Microsoft

Microsoft Claims Windows 10 Saves Enterprises 28% More Than They Claimed Last Year (computerworld.com) 136

"Microsoft this week boosted by 28% its claim of how much enterprises can save by deploying Windows 10," writes Computerworld. An anonymous reader quotes their report: The revised estimate came from a Microsoft-commissioned analysis first done in mid-2016 by Forrester Research. Then, Forrester said the per-worker savings over a three-year stretch would be $404. To reach that number, the research firm interviewed four Microsoft customers that had begun moving to Windows 10, then modeled a hypothetical organization with 24,000 Windows devices, and a large number of mobile workers among the 20,000 employees. Using that pretend company, Forrester forecast the difference between running Windows 10 and retaining Windows 7.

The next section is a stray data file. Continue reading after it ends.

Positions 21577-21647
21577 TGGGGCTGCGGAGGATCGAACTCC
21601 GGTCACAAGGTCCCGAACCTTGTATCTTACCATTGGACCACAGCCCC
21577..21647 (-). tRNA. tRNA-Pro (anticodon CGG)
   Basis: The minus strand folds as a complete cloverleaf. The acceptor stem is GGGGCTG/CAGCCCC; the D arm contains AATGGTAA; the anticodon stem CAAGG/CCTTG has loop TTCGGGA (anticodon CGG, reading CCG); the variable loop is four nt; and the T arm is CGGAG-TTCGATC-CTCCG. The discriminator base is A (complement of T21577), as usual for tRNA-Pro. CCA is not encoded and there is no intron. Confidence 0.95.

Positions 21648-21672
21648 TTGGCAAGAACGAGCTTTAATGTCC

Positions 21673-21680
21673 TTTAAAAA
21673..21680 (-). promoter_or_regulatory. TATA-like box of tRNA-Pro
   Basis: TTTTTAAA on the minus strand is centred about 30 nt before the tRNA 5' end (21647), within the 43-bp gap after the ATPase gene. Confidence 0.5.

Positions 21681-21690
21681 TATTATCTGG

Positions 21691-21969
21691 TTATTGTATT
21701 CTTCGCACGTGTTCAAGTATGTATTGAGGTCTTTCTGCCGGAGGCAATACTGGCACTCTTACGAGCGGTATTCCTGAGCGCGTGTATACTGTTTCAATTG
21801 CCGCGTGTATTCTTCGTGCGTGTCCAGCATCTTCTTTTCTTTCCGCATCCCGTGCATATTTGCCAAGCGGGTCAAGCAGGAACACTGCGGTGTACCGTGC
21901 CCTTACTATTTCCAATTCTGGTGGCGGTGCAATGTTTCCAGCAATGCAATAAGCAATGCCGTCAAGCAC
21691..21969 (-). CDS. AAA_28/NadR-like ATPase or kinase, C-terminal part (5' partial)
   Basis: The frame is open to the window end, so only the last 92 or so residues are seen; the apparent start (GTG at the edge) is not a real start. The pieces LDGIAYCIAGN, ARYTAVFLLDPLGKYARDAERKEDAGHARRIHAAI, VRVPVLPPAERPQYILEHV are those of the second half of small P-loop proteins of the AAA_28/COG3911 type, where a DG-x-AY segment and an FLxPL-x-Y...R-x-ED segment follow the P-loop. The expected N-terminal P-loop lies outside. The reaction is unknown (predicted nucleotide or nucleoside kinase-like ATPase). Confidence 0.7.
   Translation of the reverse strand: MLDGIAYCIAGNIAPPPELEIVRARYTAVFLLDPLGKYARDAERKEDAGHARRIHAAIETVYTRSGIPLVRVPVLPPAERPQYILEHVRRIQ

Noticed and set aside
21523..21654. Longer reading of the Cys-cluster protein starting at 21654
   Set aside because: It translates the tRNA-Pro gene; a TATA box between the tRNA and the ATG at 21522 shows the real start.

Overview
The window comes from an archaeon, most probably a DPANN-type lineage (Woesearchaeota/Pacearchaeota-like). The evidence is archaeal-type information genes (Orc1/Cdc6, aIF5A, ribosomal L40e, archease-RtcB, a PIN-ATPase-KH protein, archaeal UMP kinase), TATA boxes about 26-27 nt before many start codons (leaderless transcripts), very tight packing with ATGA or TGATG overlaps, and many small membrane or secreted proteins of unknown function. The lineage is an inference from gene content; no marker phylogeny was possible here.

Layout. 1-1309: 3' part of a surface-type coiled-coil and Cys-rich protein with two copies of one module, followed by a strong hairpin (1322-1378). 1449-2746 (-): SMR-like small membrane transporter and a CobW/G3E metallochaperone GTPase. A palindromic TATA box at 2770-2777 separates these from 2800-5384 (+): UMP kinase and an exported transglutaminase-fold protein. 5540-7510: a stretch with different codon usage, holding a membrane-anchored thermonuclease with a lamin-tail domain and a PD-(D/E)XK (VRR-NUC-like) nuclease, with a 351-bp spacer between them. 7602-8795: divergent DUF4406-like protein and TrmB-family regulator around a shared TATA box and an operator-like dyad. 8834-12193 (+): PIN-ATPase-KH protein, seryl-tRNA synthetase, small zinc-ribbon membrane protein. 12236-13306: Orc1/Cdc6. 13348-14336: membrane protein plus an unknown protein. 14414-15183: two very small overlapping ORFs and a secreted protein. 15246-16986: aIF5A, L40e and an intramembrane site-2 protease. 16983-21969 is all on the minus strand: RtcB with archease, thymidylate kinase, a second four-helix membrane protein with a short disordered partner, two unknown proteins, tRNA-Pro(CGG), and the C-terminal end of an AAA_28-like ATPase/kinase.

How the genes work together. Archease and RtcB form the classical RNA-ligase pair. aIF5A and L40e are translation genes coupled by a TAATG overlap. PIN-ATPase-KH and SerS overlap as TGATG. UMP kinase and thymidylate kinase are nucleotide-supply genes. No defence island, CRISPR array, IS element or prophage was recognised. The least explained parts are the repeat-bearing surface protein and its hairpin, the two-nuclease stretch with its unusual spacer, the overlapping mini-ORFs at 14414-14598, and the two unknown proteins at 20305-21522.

Late last year, Forrester interviewed another quartet of Windows early 10 adopters, then added that data to what it had originally. The new per-employee savings: $515 over three years, a jump of almost a third... Forrester's increase in the number of mobile workers -- the total climbed by 460 employees -- was the biggest factor in the changed estimate... The bottom line, said Forrester and Microsoft, was that the migration to Windows 10 would pay for itself -- the breakeven point when savings equal costs -- in 14 months.

The report says IT administrators "estimate a 20% improvement in management time, as Windows 10 requires less IT time to install, manage, and support with in-place deployment and more self-service functions," while because of the OS's security software, "security events requiring IT remediation are reduced or avoided by 33%."
Education

'Grammar Vigilante' Secretly Corrects Bristol Street Signs (irishtimes.com) 158